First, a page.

Rainbow Theater opens its nineteenth season at the Stevenson Event Center with student performances in Program B, with the play “Real Women Have Curves.” Photo by Jessica Tran.

Throughout all their years of performance, Rainbow Theater has shared stories of resilience, love and struggle.

On Nov. 2, the student theater arts troupe premiered Program B, which included the play “Real Women Have Curves,” spoken word performances by Poet’s Corner and the debut of Rainbotz — Rainbow Theater’s very own dance troupe.

According to the Cultural Arts and Diversity Center (CAD) website, Rainbow Theater is the oldest theater arts troupe in the University of California system, and the only one with a multicultural focus. Program B is one of three programs that Rainbow Theater will be performing throughout November, and is sponsored by CAD, Stevenson College and its provosts, Alice Yang and executive vice chancellor Alison Galloway.

The event began with “Real Women Have Curves,” a play depicting the struggles of a group of Latina seamstresses in Los Angeles. Through their performance, the play’s actresses brought life to the issues and struggles around body image, low wages and deportation. Members of the audience filled the seats of the Stevenson Event Center, laughing, clapping and snapping in encouragement for the all-female cast.

CAD Director Don Williams said the standing ovation the actresses received from the audience was an achievement for Rainbow Theater and for the cast of “Real Women Have Curves.”

“It took a lot for [the cast] to tell that story and to really take it to you where you felt like you were really inside this factory where they worked,” Williams said. “It was touching to see how they worked together as a team.”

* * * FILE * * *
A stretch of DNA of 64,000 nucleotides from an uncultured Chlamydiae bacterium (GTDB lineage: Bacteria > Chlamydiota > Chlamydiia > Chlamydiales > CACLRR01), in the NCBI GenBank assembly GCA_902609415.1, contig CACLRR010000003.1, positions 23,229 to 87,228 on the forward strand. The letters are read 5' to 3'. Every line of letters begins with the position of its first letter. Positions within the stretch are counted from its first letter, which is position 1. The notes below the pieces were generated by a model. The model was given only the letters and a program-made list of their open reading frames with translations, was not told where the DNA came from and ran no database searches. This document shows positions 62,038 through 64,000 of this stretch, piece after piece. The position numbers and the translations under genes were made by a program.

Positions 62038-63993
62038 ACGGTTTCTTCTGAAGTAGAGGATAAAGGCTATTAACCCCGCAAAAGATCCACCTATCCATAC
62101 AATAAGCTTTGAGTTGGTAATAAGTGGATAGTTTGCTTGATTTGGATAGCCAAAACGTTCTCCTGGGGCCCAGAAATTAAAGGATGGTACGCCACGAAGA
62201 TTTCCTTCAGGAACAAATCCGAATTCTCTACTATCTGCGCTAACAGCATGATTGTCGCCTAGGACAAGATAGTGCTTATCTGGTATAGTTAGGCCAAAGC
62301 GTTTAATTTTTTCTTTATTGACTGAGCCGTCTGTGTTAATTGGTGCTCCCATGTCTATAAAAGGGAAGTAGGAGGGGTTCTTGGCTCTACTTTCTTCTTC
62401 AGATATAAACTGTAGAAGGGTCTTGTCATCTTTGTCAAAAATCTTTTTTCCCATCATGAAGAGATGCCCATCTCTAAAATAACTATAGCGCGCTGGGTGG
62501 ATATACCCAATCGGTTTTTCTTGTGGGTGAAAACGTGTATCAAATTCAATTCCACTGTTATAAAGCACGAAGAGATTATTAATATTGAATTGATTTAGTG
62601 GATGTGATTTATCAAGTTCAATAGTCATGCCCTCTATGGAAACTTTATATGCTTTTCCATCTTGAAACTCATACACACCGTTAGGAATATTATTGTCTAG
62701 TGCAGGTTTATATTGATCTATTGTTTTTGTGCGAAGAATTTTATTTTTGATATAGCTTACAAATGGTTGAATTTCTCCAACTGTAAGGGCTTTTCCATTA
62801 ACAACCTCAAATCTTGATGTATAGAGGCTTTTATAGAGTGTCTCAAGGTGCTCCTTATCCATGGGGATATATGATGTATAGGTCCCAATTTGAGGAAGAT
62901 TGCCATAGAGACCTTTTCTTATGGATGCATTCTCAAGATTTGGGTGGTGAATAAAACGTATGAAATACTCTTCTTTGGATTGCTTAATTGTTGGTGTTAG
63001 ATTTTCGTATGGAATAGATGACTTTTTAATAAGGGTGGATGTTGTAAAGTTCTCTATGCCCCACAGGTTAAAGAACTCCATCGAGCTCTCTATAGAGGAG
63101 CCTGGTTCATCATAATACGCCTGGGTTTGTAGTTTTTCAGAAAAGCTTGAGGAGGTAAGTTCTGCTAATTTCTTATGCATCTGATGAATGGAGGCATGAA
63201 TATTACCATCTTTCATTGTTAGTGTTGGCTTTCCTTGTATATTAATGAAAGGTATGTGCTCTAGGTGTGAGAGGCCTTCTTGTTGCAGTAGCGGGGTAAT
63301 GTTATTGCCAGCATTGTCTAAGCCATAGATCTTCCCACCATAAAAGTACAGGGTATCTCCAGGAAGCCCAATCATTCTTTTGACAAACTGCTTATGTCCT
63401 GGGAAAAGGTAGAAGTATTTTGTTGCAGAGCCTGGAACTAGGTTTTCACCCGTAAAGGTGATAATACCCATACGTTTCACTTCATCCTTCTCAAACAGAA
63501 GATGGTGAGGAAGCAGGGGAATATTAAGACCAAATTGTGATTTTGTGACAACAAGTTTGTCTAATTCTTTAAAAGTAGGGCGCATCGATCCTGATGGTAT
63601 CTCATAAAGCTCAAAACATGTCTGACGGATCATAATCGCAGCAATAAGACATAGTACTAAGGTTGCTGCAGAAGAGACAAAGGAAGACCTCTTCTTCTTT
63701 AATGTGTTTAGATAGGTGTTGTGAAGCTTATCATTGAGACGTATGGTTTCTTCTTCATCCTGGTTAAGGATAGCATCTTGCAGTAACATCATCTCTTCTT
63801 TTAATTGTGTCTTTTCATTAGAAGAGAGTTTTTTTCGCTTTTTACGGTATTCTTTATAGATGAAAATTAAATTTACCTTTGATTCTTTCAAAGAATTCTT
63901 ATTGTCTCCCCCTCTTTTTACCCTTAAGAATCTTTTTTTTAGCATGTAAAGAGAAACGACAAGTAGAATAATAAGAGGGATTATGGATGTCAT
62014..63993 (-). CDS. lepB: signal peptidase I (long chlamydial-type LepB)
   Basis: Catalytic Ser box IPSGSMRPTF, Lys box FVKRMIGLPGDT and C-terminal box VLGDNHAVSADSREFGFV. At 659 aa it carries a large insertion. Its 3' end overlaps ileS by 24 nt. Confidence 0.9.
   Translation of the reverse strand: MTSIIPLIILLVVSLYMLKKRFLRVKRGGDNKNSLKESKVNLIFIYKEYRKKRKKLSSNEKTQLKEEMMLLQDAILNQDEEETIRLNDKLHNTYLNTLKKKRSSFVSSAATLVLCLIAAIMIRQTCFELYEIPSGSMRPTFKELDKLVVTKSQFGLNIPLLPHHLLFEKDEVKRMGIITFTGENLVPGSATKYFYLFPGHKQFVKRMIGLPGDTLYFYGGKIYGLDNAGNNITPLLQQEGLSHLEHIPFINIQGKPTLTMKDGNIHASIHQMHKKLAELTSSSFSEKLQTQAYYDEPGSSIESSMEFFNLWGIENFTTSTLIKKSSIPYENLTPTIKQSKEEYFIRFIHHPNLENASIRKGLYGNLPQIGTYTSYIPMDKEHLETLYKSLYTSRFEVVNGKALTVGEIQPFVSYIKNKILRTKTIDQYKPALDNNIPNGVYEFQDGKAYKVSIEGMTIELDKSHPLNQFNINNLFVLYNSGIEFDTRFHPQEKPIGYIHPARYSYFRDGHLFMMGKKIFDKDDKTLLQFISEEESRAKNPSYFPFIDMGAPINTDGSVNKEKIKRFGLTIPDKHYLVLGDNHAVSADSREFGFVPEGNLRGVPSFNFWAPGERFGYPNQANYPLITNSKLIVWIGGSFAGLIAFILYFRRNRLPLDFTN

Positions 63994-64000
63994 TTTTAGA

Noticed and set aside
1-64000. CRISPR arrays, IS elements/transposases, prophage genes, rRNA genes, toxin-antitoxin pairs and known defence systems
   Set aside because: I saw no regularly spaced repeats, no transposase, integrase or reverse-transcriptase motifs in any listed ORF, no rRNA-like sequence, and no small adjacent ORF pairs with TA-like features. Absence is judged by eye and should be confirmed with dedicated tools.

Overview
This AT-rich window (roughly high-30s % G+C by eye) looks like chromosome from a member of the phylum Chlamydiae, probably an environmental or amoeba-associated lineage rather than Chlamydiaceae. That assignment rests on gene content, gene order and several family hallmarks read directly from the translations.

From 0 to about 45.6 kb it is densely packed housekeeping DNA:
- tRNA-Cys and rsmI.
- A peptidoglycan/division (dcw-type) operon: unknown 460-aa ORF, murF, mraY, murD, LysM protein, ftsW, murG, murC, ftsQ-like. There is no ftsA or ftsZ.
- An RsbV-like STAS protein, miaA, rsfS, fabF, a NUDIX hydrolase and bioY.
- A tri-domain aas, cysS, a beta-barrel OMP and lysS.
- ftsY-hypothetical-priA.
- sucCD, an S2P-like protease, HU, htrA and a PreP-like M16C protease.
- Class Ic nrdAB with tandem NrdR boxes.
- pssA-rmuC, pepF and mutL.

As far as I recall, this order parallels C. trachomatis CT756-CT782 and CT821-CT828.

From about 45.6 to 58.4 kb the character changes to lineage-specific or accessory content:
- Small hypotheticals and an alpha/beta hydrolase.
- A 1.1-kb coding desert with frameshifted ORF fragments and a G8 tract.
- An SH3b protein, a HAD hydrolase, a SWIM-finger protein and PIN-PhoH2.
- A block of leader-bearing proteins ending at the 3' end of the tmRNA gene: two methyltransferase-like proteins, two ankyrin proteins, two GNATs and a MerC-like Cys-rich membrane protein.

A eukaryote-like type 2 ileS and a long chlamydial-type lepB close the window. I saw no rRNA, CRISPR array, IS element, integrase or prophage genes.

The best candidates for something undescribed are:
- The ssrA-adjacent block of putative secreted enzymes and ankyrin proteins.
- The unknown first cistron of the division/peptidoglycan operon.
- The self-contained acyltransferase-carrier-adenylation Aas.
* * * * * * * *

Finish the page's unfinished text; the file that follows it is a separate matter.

Williams said he was proud of the students’ productions and of how they upheld Rainbow Theater’s mantra of uplifting others higher than themselves, making the start of a season, in his opinion, a success so far.

“Each [show] brought a true, defining message and each of them had their own way of telling their own story. From ‘Real Women Have Curves,’ to the dance, to the poetry,” Williams said.

After a short intermission and a couple of fast-paced merengue cumbia songs, Rainbotz, The Rainbow Theater Dance Troupe, started their 2012 season with an upbeat performance that left the audience clapping and cheering even louder. The last event of the night was Poet’s Corner, where students performed songs, skits and spoken-word poems that addressed a broad range of subjects from love to discrimination.

Rainbow Theater started off their 2012 season with Program A on Nov. 1, performing “The Colored Museum” and “Down and Out.” On CAD’s website, “The Colored Museum” is described as a satirical look at the stereotypes, tropes and portrayals of African-Americans throughout history. “Down and Out” deals with a dysfunctional Asian-American family and their struggle to overcome a mother who ran away, a father who passed and a sister who went missing.

Director of “Down and Out,” Ken Chang said the performance captures the drama and love that connects individuals and encourages them to work through struggles common to many families.

“The story, even though it is an Asian American play, is relatable to any walk of life, whether you’re Asian American or not,” he said.

As always in Rainbow Theater productions, audience members are invited to be temporary members of the show when they take their seats. When Friday night’s emcee called out, “Rainbow! Rainbow!” the audience shouted back, “Rainbow! Rainbow!”

President of Rainbow Theater Karina Mendez said that Rainbow creates a community within their members and also encourages them to express themselves.

“We try to give [everybody] a voice while they’re on a campus where it’s hard to find yourself. We build a community. We build a strong ship where we all come together, and this is a safe place for you to share your stories.”